PROGRAM: Democracy in Dialogue

Presented by:
New York Council for the Humanities
National Partner: NEH Subject: African American/Black, Gender, History, K-12 Education, Latinos, Other, Varies Audience: All

“This initiative links local realities to national issues including migration, segregation, and gender equality. Through large public events and intensive community conversations, Democracy in Dialogue promotes civic engagement and participation, helping New Yorkers gain insight into the struggles their communities face and creating spaces where advocates can learn from those with other viewpoints. Supported, in part, by the National Endowment for the Humanities.” – Humanities NY’s website

This initiative featured town-hall conversations that were video-taped and archived on the council’s website. Talks included:

  • Dialogue & Distrust: A Conversation on Race, Inequality, and Civic Cooperation (NYC)
    • The event introduced the yearlong program and discussed the importance and relevance of civic engagement and how skills in the humanities can be used as tools for civic engagement. The event was hosted by the Federal Hall National Memorial, the site where the Bill of Rights was introduced to the first Congress.
  • Gender Equality in the Workplace (Albany, NY)
    • What arguments have been advanced to keep women disadvantaged in the workplace? How have these arguments been overcome? What are the unique challenges women of color face in the workplace? What is the biggest obstacle for gender equality in the workplace today?
  • The Economics of Segregation (Buffalo, NY)
    • After decades of economic decline, Buffalo now appears to be on the upswing – affordable real estate in particular has attracted a wave of aspiring homeowners. However, add to this economic flux a legacy of segregation that ranks Buffalo among the top five most segregated cities in the country and it becomes obvious that African Americans are overlooked and pushed aside by recent economic developments after being hit hardest by the economy’s decline decades earlier.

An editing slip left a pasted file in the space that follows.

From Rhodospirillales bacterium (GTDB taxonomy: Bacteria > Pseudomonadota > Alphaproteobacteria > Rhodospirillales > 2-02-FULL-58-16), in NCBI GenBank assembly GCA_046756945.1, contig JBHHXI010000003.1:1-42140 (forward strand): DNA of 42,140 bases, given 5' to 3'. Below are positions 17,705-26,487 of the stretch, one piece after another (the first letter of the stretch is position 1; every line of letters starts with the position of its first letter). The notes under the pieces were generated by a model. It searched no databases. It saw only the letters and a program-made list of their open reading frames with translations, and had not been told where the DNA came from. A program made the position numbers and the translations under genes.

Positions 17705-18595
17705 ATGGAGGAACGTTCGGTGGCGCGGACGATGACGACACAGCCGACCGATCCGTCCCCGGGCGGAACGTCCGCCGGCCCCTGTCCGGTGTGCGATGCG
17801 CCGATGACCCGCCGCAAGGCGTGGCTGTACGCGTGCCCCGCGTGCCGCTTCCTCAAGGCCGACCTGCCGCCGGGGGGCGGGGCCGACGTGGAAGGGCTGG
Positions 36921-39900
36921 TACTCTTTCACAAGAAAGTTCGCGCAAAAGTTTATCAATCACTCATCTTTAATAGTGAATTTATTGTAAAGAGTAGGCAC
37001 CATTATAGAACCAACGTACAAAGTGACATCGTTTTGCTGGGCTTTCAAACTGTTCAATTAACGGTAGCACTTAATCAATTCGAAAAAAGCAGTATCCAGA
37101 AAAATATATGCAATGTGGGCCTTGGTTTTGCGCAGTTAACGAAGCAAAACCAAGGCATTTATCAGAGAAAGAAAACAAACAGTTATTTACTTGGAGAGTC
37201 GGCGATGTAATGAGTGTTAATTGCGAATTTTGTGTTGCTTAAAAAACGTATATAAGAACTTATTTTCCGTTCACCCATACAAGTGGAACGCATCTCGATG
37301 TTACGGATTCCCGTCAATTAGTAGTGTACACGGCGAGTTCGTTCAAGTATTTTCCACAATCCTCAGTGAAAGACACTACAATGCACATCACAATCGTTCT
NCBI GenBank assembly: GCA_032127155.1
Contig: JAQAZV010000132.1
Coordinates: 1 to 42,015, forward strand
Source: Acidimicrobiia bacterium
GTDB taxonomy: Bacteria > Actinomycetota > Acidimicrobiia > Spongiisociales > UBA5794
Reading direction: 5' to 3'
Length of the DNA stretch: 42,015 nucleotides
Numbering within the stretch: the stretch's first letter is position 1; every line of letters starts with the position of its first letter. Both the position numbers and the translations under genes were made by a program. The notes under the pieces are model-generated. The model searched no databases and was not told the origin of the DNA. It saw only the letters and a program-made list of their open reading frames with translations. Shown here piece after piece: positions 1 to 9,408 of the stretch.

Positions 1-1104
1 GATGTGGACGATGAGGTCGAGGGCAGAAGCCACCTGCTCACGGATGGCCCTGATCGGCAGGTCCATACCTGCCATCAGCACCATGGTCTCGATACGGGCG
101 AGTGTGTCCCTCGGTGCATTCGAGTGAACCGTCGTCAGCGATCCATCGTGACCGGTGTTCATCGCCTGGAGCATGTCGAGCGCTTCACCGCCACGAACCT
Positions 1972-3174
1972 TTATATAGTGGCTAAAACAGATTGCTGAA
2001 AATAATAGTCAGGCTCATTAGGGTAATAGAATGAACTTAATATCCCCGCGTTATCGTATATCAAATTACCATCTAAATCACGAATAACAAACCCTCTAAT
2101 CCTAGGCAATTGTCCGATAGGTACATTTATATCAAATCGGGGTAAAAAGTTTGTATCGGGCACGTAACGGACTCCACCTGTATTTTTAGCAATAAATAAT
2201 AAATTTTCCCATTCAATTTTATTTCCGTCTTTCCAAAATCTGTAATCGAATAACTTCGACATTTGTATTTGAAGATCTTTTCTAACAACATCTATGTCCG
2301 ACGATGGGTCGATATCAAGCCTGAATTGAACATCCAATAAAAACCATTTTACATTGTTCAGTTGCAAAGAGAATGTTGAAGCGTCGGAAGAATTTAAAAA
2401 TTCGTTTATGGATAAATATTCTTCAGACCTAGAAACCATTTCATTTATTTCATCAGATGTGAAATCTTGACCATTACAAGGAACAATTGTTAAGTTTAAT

• Migration and Inclusion (“Migracion e inclusion”) (Jamestown, NY)
    • In light of the current economic crisis in Puerto Rico and the growing population of Puerto Ricans in Jamestown, this public discussion will address issues related to migration, inclusion, and the complex relationship between the US and its territories. What are the larger economic and political forces that fuel this migration? What led to previous waves of migration? How might the Jamestown community become more welcoming to newcomers? What do the people of Jamestown stand to gain by weaving new Puerto Rican arrivals into their social fabric?
  • Partnering for Success: Buffalo, Schools, Kids, Parents, Community (Buffalo, NY)
    • Schools are expected to be an engine of social uplift and prosperity, yet, many factors limit their ability to improve student success. How can schools and their communities partner to address funding and other key questions? How can schools improve our social and economic future as a city? What can local businesses and organizations do to build a leadership pipeline for underprivileged youth? How might the private sector support public schools? And finally, how can the public school system help facilitate community collaboration and be an asset for the community?
  • Food Insecurity in Poughkeepsie (Poughkeepsie, NY)
    • In recent years and especially in the Hudson Valley, the culinary industry has experienced an economic boom. How do we continue these developments in an equitable way so that everyone in the industry – from farmers to chefs to fast food workers – share in the benefits? What development opportunities are there for an urban center like Poughkeepsie amidst such a rich culinary region? What are the key economic an structural challenges the city of Poughkeepsie faces in the fight for food security? Finally, moving beyond questions of health, how does our relationship to food and quality of food serve as an index for measuring a good life?